Making holiday memories

Nancy and Lee Walker started a Christmas tree farm so they could to retire to the ‘good life’

Walker Tree Farm
Leland and Nancy Walker own and operate Walker Tree Farm in Lawrence County, Pennsylvania. They planted their first trees in 2001 and made their first sale in 2007. Today they sale around 150 trees a year. (Katy Mumaw photos)

NEW CASTLE, Pa. — Leland and Nancy Walker were planning for retirement long before their last day of work.

In 2001, they planted 500 Christmas trees — 50 seedlings each of 10 varieties — at their Lawrence County, Pennsylvania, farm. The next year, they planted 1,000 trees. They sold their first trees in 2007.

Neither of them grew up farming, but agreed operating a Christmas tree farm in retirement would be living the “good life.”

Leland Walker, now 71, taught English at Mohawk Schools for 37 years before retiring in 2006. Nancy, 63, still works part-time as an intensive care nurse at Mercy Health St. Elizabeth Youngstown Hospital in downtown Youngstown.

Walker Tree Farm
Lee Walker is the seventh generation to farm the land. It was a dairy for many years, he started a Christmas tree farm in 2001. (Katy Mumaw photo)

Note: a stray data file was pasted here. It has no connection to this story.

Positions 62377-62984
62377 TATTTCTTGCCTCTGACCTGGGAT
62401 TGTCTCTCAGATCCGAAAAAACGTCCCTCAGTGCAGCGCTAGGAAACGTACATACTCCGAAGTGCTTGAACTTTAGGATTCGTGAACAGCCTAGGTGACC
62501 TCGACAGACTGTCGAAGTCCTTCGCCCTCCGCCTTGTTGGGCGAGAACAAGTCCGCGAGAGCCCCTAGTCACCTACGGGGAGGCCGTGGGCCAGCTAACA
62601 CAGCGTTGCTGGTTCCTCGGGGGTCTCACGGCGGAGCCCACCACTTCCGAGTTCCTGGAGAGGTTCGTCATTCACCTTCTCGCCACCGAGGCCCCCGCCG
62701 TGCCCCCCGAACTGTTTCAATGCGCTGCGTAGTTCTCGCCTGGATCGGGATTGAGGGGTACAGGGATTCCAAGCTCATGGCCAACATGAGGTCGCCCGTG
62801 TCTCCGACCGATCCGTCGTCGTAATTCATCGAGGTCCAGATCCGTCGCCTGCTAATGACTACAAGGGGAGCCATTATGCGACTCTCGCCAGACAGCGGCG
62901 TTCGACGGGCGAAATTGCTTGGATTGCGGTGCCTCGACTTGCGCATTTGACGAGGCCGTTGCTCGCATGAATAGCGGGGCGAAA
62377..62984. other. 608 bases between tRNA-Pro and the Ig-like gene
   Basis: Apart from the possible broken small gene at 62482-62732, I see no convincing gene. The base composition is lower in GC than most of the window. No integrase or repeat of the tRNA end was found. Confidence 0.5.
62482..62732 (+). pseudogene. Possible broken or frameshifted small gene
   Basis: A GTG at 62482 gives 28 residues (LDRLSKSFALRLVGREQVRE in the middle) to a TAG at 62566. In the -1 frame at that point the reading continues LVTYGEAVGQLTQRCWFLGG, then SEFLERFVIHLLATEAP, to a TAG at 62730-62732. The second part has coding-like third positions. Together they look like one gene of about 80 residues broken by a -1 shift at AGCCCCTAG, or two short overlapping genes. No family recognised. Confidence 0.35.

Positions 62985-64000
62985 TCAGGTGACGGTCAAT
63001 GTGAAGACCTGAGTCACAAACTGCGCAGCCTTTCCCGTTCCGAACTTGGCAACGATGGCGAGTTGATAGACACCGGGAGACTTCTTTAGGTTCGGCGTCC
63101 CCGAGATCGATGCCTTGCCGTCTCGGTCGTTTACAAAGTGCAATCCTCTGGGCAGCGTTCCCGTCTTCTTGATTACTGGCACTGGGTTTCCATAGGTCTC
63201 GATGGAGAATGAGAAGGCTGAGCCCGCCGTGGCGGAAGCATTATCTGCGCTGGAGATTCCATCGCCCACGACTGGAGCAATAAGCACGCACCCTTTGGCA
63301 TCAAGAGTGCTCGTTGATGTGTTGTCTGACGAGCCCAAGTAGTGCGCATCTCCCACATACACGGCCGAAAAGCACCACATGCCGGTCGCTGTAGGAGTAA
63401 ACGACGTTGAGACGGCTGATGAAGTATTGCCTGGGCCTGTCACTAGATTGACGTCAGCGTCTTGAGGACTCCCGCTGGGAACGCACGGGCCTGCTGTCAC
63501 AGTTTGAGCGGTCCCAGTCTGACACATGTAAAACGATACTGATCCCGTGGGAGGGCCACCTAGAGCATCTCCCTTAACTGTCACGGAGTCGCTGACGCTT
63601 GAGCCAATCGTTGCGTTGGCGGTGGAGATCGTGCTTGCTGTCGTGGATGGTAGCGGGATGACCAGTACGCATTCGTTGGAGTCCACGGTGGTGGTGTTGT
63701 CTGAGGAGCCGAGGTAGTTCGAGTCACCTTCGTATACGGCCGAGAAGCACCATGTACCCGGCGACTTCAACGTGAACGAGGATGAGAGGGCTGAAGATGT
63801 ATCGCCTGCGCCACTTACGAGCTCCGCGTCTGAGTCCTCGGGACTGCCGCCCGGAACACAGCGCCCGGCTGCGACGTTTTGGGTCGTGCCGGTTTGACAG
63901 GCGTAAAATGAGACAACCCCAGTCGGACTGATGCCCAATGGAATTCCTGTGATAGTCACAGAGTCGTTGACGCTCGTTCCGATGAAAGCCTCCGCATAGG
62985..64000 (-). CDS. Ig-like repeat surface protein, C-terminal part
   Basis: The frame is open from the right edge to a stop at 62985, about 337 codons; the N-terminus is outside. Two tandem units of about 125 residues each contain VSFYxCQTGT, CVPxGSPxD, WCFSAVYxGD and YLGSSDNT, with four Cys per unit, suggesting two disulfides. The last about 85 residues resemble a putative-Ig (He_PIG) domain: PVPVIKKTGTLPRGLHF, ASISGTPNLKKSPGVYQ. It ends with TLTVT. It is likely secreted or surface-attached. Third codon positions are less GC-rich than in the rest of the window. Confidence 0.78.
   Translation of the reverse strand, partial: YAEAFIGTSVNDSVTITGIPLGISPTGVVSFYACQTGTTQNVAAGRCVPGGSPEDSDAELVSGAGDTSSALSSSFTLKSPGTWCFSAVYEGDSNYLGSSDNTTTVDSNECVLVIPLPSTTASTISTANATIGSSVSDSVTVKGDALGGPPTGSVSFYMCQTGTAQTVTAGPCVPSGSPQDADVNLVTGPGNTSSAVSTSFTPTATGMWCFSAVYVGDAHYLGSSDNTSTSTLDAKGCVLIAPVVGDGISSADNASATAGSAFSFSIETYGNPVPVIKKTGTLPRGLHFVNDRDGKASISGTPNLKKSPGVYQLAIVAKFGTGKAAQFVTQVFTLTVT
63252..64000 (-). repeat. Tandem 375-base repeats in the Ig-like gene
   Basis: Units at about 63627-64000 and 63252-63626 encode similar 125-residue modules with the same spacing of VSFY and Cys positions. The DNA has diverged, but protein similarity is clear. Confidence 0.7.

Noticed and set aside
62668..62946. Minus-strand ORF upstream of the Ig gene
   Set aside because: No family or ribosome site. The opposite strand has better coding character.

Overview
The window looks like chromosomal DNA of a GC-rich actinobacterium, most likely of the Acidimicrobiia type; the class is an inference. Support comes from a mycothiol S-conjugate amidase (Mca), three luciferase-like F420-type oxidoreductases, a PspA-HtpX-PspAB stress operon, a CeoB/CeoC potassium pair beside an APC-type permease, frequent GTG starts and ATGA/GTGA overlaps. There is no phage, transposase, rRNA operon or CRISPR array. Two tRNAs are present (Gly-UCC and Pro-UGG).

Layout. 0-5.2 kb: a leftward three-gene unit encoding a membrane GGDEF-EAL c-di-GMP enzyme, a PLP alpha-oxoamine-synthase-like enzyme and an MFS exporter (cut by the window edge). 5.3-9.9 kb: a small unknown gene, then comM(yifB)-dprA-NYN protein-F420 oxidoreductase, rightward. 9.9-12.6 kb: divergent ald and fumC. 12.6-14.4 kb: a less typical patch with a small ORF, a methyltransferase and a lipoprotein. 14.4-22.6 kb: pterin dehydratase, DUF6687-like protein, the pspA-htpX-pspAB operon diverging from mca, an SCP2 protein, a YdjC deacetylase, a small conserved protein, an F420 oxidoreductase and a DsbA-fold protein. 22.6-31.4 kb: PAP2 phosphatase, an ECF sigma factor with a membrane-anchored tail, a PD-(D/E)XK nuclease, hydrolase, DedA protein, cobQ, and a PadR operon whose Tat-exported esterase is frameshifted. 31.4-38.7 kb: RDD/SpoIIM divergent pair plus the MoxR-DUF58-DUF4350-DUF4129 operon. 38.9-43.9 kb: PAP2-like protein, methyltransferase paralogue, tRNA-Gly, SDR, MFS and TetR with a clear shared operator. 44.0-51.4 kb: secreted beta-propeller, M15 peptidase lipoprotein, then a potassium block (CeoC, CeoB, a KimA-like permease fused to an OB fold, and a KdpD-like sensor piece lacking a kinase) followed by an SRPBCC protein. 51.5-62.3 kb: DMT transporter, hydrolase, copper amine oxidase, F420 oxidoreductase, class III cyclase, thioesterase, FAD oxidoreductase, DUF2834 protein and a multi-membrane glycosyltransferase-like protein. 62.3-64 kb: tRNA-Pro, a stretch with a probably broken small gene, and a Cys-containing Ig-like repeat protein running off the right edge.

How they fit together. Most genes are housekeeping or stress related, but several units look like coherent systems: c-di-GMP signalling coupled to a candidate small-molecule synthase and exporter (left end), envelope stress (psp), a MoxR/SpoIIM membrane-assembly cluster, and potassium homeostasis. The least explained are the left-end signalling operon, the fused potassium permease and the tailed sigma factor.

Leland grew up near the farm, which was then a dairy operated by his Uncle Dale. He did a lot of reading and research about trees and tree care before jumping in and planting the first round of seedlings. They make the 12-mile trip to the farm daily from their home in Poland, Ohio.

Preserving history

The Walkers are interested in preserving the history and structures on the farm. Though they don’t live there, they have converted the old farmhouse into a duplex they now rent, and they have resided the 1800s barn, keeping all the original interior beams.

They were told that a log cabin was the first structure on the land seven generations ago, and so to honor the family’s history, they built a cabin to use as their gift shop.

“The family story, that has been passed down, is that the first settlers on this land built a log cabin by a little stream and two willow trees,” said Nancy.

Today the stream is right behind their gift shop and one of the willow trees still stands.


They are in the process of dividing the land with a sibling, but when that is finalized, they will own 40 acres. Of that, eight acres are in Christmas trees.

“Fir trees are slower growing; it takes them eight to 10 years to grow to be 6 to 8 feet tall,” said Leland, who sells about 150 trees a year. “Scotch and Eastern White pines take about five to seven years to reach the same height.”

Tree seedlings cost $1 to $1.95 depending on the variety, size and age of the tree, he said. Trees at Walker Tree Farm are $6 a foot, no matter how many feet you want.

Walker Tree Farm
Leland Walker breaks and smells a pine tree branch at his Lawrence County, Pa. farm. He can describe each variety’s scent. (Katy Mumaw photo)

“When we first started, the trend was Blue Spruce, but now the firs are the most popular,” Lee said. “Fraser, Canaan, Concolor — that is what we sell the most of now.”

Scotch pines grow faster, making them cheaper, but they aren’t as popular, he said.